Saturday, January 1, 2005


The sea that had once looked peaceful, inviting, and interesting has become an object of fear. Tsunamis, once an abstract oceanographic term, is now a word that carries with it memories of death, destruction and doom. The earthquake, once a normal phenomenon in the Philippine archipelago, is now more feared than ever. The Aceh Province, once a remote, unknown place, is now the talk of the town: it is a scary place where dead people are scattered all over the streets, waiting to be buried.

I was shocked and terrified when I learned of the earthquake-cum-tsunami disaster that has affected many countries in South and South East Asia. The death toll is continually rising--the International Committee of the Red Cross even estimates that the number of dead people could rise to 150,000. Many are left homeless, family-less, and hopeless.

I feel blessed more than ever. You see, I could have been one of the thousand victims of this tragedy. My body, floating in the steady, violent overflow of seawater, could have been the one reported by one of CNN's correspondents. My family could have been the one that's mourning by now, had they learned of my tragic fate. I would not have been buried in a decent place; instead, medics would not have been able to distinguish my body from the rest--my flesh would have rotten in one of those horrendous mass graves.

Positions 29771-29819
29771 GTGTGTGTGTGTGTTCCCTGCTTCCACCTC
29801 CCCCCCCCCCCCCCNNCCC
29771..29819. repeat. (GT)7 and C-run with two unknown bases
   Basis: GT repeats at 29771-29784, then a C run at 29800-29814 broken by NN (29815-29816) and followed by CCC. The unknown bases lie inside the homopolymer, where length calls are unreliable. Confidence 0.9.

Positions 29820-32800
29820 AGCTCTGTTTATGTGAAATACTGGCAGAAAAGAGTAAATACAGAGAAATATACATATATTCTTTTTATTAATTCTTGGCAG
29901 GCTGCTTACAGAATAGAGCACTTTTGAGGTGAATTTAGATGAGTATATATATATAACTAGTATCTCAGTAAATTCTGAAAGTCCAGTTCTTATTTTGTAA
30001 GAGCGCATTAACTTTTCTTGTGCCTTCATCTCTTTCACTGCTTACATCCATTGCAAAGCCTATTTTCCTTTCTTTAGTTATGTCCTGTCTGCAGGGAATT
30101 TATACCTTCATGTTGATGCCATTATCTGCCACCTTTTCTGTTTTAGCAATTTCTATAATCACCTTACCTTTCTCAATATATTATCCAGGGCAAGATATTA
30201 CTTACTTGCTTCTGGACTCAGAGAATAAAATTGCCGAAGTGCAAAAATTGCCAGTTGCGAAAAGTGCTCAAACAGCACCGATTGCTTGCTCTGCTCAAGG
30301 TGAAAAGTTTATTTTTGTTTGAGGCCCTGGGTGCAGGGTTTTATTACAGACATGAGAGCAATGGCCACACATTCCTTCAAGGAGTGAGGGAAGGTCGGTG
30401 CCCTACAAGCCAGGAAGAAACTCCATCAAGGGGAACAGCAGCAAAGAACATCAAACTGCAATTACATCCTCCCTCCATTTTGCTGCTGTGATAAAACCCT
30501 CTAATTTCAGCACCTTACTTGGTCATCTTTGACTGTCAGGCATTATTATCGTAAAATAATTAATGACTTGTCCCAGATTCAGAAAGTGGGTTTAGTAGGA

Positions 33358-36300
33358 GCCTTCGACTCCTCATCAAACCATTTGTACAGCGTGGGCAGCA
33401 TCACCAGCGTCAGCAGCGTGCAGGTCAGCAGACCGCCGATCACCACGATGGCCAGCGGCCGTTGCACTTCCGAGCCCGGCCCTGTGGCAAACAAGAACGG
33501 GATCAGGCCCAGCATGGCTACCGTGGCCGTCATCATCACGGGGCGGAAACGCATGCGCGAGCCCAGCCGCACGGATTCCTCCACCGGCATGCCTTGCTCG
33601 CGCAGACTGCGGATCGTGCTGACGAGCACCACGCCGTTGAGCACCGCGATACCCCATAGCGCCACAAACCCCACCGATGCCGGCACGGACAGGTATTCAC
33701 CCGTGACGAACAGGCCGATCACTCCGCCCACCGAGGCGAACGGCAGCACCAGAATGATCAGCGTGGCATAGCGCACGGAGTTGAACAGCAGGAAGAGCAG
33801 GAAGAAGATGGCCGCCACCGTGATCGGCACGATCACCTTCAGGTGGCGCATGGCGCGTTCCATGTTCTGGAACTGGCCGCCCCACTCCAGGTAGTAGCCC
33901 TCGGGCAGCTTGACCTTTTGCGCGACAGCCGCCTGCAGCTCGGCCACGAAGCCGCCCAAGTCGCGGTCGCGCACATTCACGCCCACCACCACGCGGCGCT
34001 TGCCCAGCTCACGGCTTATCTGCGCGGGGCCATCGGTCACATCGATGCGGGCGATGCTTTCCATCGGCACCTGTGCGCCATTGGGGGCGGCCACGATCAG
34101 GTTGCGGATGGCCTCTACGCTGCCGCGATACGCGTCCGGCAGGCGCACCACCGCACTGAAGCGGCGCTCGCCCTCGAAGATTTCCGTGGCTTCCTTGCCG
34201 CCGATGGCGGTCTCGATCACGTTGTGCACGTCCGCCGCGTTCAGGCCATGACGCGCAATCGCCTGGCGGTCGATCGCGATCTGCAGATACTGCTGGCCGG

What could I have possible done to save myself? Nothing.



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